Congress Slaves 400th Anniversary

Actress Alfre Woodard speaks at Tuesday’s ceremony to commemorate the 400th anniversary of the first arrival of enslaved African people in America. Emancipation Hall, where the event was held, was named to recognize the enslaved laborers who helped construct the U.S. Capitol.

WASHINGTON — Actress Alfre Woodard invoked the words of poet Maya Angelou while speaking at a ceremony Tuesday commemorating the terrible legacy of slavery in America.

“Leaving behind nights of terror and fear, I rise,” Woodard quoted. “Into a daybreak that is wondrously clear, I rise. Bringing the gifts my ancestors gave, I am the dream and the hope of the slave. I rise. I rise. I rise.”

Listening in the audience, Black Men United founder Willie Hamilton was moved to tears. The Omaha activist attended the ceremony alongside 2nd District Rep. Don Bacon.

“When you’re in this battle of trying to bring about change you get discouraged, so you need to have events like this to give you the energy to be able to continue the fight,” Hamilton said. “And I needed this.”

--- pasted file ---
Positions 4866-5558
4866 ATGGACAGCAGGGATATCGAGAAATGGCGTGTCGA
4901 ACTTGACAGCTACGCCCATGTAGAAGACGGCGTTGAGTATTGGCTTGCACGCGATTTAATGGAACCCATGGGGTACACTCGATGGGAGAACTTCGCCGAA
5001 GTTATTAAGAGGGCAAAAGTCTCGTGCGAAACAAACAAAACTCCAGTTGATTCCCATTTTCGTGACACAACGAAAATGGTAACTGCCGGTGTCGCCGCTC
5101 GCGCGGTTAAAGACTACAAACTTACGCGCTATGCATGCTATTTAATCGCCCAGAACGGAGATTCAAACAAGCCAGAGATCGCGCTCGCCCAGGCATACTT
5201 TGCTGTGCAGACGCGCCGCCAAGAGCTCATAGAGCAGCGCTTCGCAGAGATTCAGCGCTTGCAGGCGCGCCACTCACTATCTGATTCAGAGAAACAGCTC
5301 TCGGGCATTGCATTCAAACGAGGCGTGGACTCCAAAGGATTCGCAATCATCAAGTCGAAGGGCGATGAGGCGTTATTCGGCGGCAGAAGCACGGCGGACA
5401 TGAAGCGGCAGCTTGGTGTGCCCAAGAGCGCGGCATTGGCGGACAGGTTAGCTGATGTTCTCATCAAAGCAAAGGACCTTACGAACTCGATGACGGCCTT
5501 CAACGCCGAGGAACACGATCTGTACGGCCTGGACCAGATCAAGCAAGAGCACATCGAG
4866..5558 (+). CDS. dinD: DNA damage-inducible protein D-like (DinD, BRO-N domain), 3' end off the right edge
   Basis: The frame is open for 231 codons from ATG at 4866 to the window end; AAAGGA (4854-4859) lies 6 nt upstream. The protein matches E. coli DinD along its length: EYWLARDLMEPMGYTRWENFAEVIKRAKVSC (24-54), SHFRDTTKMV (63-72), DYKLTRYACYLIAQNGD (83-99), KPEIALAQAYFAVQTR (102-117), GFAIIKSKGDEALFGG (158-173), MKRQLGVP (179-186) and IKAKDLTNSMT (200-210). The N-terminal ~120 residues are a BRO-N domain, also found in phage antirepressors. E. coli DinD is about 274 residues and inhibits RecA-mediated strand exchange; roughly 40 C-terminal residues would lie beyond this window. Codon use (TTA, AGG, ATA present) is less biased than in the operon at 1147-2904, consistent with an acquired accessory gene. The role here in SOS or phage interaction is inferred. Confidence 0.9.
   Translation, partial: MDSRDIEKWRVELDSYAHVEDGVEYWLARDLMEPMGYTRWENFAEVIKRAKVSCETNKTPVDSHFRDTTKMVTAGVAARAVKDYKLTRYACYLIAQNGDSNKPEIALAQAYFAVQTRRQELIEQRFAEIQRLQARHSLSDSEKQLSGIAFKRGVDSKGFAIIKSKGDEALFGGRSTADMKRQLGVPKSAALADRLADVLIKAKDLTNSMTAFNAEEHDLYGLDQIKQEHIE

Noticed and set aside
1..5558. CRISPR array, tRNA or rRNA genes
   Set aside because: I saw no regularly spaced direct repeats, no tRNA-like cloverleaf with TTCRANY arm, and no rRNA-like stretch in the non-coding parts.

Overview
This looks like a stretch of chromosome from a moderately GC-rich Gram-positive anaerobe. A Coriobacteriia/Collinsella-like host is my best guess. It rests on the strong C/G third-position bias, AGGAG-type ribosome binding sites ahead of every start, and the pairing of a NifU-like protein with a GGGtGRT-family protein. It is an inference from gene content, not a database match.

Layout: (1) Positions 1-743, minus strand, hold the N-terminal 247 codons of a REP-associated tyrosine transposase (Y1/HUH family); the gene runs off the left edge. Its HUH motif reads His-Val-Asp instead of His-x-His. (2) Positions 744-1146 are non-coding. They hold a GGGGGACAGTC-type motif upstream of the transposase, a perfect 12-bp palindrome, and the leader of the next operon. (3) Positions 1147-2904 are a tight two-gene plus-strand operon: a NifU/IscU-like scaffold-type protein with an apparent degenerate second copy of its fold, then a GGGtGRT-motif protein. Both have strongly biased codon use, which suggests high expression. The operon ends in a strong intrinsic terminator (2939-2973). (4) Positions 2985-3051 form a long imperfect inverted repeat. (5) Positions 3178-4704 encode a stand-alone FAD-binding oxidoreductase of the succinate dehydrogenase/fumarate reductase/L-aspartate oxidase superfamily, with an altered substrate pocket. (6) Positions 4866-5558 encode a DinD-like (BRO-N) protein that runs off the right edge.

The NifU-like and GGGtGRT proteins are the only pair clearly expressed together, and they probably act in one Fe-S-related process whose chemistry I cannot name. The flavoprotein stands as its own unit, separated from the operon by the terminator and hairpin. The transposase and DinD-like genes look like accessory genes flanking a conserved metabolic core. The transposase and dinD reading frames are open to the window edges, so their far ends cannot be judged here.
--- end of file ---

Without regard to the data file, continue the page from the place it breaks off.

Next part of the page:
The Congressional Black Caucus presented Tuesday’s ceremony in the U.S. Capitol Visitor Center’s Emancipation Hall — so named to recognize the enslaved laborers who helped construct the building.

Sign up for The World-Herald's afternoon updates

Receive a summary of the day’s popular and trending stories from

The commemoration featured performances by Howard University singers, as well as remarks by top congressional leaders and others. Speakers talked about the need to recognize and address the sins of the past, and seek ways to make amends.

Bacon praised Hamilton for providing him with insights into the generational impact of slavery and racial discrimination.

Their discussions helped prompt Bacon to back legislation setting up various commemorations of the 400th anniversary of the first-recorded arrival of slaves from Africa.

And Bacon invited Hamilton to join him at Tuesday’s event.

Hamilton said he listened to the speakers and reflected on the terrible conditions of the past. He said he couldn’t imagine his own children living in such circumstances.

“That’s why I’m so compelled to be an activist, to be that voice, to speak out when I see the injustices that are taking place,” he said.

Bacon said he and Hamilton differ on a variety of specific policy proposals — including direct reparations for slavery. But they agree on the need to address racial inequality across areas such as school performance, household incomes and incarceration rates.

“We’ve got to start from that,” Bacon said. “There is inequality, and it’s not right.”